Like a lot of major discoveries, Dr Clare Graves’ research started with an accidental question.

What are the characteristics of a ‘mature adult’?

Over the years, Graves and his team asked the question of many thousands of individuals around the world. What became clear from the mass of answers was that there were multiple different types of mature adult. Types that were distinctly different from one another. Types that it turned out followed a clear pattern.

There are many descriptions of the patterns floating around today as various different teams have sought to build on Graves’ findings. Some will talk about Levels and Tiers, some will relate the different types of adult in terms of colours, some will give evocative names to the different types, some use the expression vMemes.

The metaphor we use in Everythink involves a mental gearbox.

Every human born anywhere in the world is born with the same basic gearbox. When we’re first born, that gearbox is a fairly simple one. It has one gear. A gear that Graves designated ‘AN’, and which others have called ‘Survival’ or ‘Beige’. There are many similarities between this Gear and the base level in Abraham Maslow’s Hierarchy of Needs. A newborn baby is thinking in ‘Survival’ mode. So, sadly, is a person suffering from a degenerative disease. So is someone suffering from shell-shock. 

Anyone thinking in this mode has a problem: they cannot survive by themselves. A newborn baby needs someone to look after them. And baby needs to learn certain skills in order for that to happen. They learn to cry when they’re hungry. And they learn that smiling makes big people like them more. All this learning around how to get along with others eventually coalesces into a second Mental Gear, called ‘BO’ or ‘Tribal’ or ‘Purple’.

Now there are two gears in the infant’s mental gearbox. Once the skills required to successfully be allowed into our tribe have been mastered. We again begin to encounter certain problems. ‘Why do I have to be with these people all the time?’ being one of them.

If we successfully resolve these types of contradictory – ‘I want to be part of the tribe and I want to be free to do things my way’ – situation, as we do so, our expanded consciousness allows us to add a third Gear into our gearbox. This one Graves called ‘CP’. Others have labelled it ‘Feudal’ or ‘Red’.

This pattern of emerging limitations and working out how to solve them carries on through the course of our lives. Every time we successfully solve one of these limiting contradictions, we get to add a new Gear to our mental gearbox.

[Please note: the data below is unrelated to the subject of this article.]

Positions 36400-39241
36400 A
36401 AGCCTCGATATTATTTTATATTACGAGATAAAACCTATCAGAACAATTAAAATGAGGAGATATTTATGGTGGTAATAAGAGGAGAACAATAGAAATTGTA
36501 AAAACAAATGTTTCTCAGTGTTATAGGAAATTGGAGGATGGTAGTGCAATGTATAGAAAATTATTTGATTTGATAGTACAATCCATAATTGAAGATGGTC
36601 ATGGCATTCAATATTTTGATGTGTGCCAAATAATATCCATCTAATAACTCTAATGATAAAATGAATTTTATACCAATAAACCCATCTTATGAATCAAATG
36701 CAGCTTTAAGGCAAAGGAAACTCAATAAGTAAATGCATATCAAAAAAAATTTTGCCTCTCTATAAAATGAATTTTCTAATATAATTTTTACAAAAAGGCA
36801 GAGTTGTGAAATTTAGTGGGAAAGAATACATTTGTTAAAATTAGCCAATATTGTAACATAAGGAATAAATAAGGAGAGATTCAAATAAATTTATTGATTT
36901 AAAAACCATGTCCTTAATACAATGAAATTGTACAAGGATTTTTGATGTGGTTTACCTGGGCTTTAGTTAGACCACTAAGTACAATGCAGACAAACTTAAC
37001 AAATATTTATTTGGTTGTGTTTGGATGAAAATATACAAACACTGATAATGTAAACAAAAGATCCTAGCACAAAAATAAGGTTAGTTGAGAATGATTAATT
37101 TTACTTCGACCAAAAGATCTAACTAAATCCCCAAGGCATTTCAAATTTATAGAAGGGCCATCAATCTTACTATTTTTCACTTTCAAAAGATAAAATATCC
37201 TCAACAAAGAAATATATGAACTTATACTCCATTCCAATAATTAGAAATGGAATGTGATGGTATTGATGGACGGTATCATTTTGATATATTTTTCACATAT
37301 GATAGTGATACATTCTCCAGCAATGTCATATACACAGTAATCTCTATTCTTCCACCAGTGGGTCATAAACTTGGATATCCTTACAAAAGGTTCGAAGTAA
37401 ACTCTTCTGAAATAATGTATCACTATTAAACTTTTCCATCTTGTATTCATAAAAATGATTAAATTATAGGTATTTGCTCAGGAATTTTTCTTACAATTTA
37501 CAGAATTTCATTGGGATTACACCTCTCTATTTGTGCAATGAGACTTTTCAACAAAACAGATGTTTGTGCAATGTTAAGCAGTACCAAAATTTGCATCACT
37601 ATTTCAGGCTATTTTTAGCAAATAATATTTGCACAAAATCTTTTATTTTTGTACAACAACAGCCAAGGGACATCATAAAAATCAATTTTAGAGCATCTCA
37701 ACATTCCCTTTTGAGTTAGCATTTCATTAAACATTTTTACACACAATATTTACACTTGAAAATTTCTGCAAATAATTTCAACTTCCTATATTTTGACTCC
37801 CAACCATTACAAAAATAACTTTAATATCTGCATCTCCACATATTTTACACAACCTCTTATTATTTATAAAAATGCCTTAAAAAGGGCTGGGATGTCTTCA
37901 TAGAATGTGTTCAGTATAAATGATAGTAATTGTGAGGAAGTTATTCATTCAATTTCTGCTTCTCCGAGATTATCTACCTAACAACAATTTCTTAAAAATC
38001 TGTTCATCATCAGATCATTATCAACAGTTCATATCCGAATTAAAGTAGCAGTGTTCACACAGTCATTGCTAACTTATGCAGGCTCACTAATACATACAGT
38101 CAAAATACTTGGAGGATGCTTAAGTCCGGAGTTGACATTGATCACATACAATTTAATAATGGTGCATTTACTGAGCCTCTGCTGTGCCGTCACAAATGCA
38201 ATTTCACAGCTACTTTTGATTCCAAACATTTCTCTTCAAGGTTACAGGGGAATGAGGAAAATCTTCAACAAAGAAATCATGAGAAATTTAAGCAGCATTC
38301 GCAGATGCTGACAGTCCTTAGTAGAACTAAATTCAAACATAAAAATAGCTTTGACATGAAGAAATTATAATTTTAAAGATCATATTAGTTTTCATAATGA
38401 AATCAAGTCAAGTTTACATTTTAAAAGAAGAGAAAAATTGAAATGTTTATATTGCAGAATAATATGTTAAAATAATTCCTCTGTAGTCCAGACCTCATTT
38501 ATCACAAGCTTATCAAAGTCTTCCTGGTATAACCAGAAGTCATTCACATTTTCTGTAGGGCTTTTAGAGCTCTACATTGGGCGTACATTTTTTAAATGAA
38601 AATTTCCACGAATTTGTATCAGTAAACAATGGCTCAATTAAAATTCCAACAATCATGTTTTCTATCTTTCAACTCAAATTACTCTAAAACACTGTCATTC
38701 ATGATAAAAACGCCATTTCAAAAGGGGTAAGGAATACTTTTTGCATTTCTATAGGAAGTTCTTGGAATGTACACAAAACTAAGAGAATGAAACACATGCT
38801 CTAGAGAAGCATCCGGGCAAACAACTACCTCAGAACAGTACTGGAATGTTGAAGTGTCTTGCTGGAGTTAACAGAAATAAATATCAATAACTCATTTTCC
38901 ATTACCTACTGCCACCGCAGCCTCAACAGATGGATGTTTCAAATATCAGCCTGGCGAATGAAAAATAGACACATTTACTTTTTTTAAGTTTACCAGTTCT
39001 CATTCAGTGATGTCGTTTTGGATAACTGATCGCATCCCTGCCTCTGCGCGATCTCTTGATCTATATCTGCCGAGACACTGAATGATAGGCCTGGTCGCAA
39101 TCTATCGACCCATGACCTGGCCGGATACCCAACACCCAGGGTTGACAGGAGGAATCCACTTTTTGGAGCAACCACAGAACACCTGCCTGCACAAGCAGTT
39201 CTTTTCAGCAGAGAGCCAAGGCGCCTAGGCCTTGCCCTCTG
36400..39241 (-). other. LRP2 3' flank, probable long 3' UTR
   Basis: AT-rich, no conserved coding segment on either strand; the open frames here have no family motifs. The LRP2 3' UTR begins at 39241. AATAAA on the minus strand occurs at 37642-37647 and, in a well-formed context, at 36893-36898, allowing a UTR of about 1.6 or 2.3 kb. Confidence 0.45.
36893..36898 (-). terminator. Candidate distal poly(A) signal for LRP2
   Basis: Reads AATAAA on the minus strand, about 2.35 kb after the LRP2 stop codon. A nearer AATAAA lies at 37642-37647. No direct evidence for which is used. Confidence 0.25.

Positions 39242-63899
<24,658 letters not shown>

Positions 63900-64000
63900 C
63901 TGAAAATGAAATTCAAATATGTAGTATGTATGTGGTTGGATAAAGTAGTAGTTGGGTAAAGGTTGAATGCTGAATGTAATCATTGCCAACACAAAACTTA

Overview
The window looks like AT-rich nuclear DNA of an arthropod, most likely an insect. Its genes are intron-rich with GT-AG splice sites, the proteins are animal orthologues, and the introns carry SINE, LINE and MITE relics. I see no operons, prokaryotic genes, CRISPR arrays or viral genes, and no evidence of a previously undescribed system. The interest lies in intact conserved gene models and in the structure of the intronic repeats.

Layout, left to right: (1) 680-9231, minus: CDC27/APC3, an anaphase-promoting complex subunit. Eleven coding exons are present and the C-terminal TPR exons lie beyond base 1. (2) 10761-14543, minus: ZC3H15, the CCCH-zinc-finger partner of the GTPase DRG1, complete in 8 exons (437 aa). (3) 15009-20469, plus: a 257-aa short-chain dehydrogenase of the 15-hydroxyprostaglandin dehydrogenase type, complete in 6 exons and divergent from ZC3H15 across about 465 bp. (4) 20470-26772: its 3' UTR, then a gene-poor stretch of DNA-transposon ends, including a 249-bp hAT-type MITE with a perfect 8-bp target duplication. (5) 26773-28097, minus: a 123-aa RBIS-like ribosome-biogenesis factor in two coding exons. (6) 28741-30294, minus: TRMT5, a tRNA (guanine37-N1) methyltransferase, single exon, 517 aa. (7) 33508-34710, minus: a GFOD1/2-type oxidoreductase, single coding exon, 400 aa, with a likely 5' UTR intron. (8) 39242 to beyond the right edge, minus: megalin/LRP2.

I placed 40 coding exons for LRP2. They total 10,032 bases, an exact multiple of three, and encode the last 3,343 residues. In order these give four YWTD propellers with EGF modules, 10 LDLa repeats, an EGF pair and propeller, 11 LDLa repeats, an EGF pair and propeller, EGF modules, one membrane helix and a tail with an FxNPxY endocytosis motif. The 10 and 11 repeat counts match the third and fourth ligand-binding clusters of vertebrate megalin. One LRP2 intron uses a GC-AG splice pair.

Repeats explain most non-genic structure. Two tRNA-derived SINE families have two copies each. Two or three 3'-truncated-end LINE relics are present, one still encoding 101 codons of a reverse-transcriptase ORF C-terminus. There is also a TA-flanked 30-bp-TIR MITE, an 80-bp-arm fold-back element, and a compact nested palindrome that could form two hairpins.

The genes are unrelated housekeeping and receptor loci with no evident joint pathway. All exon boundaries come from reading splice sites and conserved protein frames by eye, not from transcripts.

To date, Graves and other research has uncovered eight distinctly different Gears.

Graves’ strange two-letter codification of the different Gears – AN, BO, CP, etc – was, crucially, to recognise that the development of a new gear meant a shift in the organisation of knowledge inside the brain of an individual, and a corresponding shift in the collective thinking of the environment in which the individual finds themselves.

This is significant because it means that if a person has, say the first three Gears in their gearbox, they can only really add the fourth – DQ – gear if they’re surrounded by other people with the DQ gear in their gearboxes.

So, what’s the significance of all of this?

Well, first up, if we want to have better relationships with other people, it is a really good idea to know which Gear they are in. If our mental Gears match, there is a good chance that we will really communicate; if our Mental Gears don’t match, there is almost no chance that any meaningful communication will occur. The best way to remedy this situation is for us to recognise what Gear the other person (or people) are in, and for us to shift to that Gear.

The Everythink book will teach you how to recognise what Gear others are thinking in, and how to either shift their Mental Gear or our own. It will also show you how to set about the tough journey of adding more Gears to your mental gearbox. And, if you’re feeling very brave, the gearboxes of others.

What the book will also do is explain why so many of today’s – social media-driven echo chamber-problems exist, and how we can set about fixing them.

As we’re at constant pains to emphasise in the book, at the level of the individual, none of the Mental Gears is any better or worse than any other. There is no correlation, for example, between the number of Gears in your gearbox and a person’s ‘intelligence’ (IQ, EQ, etc). But at a societal level, the lack of collective Gears has enormous repercussions. Many of today’s societal problems are global in nature, and if the ‘right’ Gears aren’t present, there is no possibility to tackle those problems in a meaningful fashion. Society needs more people with more Gears in their mental gearbox. Everythink provides a recipe for achieving that goal.